Despite the rumors the band members were in a middle of a dispute, the performances made by the band were energetic and expressive. Nevertheless, they were seen working closely together with a noticeable chemistry and throughout the show the guests were visibly engaged. Regarding the rumor about their breakup in 2017, members of the band said in-spite of some misunderstandings the band has not broken up and it will continue to perform in an improved manner with the substitution of some of its members. “It is true that there were some misunderstandings, but the band did not break up. We have solved the problems,” Samuel said about the situation.
Although they stayed off the limelight for several years since their first album release Ertale, Jano remained active touring and working on their latest album. “We have been on tour in the US, Italy, Germany, Sweden, Netherlands, Bahrain, Dubai and Israel,” band members said. And as they have promised, Jano released their newest album this year on February. The album combines Ethiopian song writing fused with renowned sound engineering from the Bluemusica Studio in Italy and mastering from the Grammy winning Lurssen Mastering in LA, California.
According to Samuel, the project – recording studio at the Jano Compound — was fiscally supported by the tours. “The band also plans to host invitation-only events at the compound every week or two.” He believes the event will demonstrate a positive addition to the city’s creative network and will raise the profile of Jano Band. He also mentioned that the recording studio will be open for practice and rehearsals for artists and musicians at a very reasonable price. In addition to the working studio, the compound has multiple quarters that can serve as accommodations for artists. “We will continue to develop other elements to create a high-end recording studio,” Samuel said.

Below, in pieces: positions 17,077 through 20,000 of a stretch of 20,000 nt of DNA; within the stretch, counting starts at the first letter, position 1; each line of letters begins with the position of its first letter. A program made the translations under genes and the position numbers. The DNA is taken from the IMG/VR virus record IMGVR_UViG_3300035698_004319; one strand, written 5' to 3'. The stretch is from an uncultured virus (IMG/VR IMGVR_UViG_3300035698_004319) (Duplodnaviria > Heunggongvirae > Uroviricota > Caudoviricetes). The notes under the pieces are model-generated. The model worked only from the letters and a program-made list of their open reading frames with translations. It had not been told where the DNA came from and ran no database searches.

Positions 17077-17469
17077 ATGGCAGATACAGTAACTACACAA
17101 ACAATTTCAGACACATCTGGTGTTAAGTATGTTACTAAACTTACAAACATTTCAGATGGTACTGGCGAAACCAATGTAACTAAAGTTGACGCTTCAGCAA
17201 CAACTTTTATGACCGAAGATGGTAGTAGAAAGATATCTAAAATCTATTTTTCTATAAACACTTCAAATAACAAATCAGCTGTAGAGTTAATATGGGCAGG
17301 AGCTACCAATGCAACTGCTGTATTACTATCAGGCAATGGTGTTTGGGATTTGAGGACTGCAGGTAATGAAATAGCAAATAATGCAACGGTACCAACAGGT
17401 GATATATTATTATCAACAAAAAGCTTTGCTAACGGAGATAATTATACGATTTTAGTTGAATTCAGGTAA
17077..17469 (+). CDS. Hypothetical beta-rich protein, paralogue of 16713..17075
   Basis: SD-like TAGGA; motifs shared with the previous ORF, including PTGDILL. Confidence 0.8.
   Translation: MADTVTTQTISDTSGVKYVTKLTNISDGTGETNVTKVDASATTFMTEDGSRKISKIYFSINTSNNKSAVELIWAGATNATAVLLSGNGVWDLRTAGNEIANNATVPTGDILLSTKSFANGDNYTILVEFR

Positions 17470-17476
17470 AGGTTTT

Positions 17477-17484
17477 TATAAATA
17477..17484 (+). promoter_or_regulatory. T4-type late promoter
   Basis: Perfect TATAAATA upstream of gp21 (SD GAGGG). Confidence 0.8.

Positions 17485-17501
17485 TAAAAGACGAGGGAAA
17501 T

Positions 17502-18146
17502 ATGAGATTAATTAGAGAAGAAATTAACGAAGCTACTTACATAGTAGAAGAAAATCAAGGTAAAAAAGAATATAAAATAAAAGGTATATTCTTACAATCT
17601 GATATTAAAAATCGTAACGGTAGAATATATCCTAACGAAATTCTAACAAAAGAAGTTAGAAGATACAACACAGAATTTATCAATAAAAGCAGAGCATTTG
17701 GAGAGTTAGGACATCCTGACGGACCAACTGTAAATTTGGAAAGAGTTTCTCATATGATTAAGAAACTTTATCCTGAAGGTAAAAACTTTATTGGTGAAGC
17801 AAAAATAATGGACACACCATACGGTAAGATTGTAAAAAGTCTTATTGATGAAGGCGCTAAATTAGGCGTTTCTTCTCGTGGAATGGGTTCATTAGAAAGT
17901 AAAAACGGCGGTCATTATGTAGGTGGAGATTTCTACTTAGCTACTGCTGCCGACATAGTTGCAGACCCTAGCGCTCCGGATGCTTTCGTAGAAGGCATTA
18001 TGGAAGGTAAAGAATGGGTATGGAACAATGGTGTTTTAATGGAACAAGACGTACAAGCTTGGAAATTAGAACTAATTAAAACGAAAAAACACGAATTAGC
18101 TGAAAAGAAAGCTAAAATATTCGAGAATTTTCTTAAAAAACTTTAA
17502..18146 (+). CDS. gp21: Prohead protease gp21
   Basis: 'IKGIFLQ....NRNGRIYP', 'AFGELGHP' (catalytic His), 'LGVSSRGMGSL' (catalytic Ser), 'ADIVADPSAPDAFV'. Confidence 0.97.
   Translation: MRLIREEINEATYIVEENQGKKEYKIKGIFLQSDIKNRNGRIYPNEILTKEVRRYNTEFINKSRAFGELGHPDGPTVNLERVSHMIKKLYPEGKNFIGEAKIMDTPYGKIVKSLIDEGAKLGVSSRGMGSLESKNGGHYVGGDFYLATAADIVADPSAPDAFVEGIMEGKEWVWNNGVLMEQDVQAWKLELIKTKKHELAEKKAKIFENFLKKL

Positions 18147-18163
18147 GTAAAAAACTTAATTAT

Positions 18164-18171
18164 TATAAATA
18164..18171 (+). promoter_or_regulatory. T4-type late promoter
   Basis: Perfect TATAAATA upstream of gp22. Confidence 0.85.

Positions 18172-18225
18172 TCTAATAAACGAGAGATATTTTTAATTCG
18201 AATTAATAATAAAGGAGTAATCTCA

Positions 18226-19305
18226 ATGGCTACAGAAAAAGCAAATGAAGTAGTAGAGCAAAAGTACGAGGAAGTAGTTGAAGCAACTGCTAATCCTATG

Samuel added that the band will start touring major towns in Ethiopia starting at end of April. In response to what fans should be expecting in the near future, the band’s female vocalist Hewan Gebrewold said: “We are working on video clips, numerous concerts and tours. We have collaborated with various choreographers, and professionals to create different concepts derived from national issues.” Haleluya Tekletsadik added: “We also have an animated video clip coming soon for the song ‘Hager Alegn’. Furthermore, we are working on refining our stage performances with the addition of Masinko, Kirar and Washint.”
Towards the end of the show, participating musicians like Andy-Betty Zema performed a couple of stirring songs that made the crowd applaud. But the show was not over until Jano’s female vocalist Haleluya Tekletsadik performed an enticing Somali song that left the crowd in awe.
Yeabsira Getachew, one of the guests who attended the show, stated: “It was the first band jam I have ever been to but the show was great, the sound from the live show, the performance, and the cozy atmosphere was top notch. It was a great night.”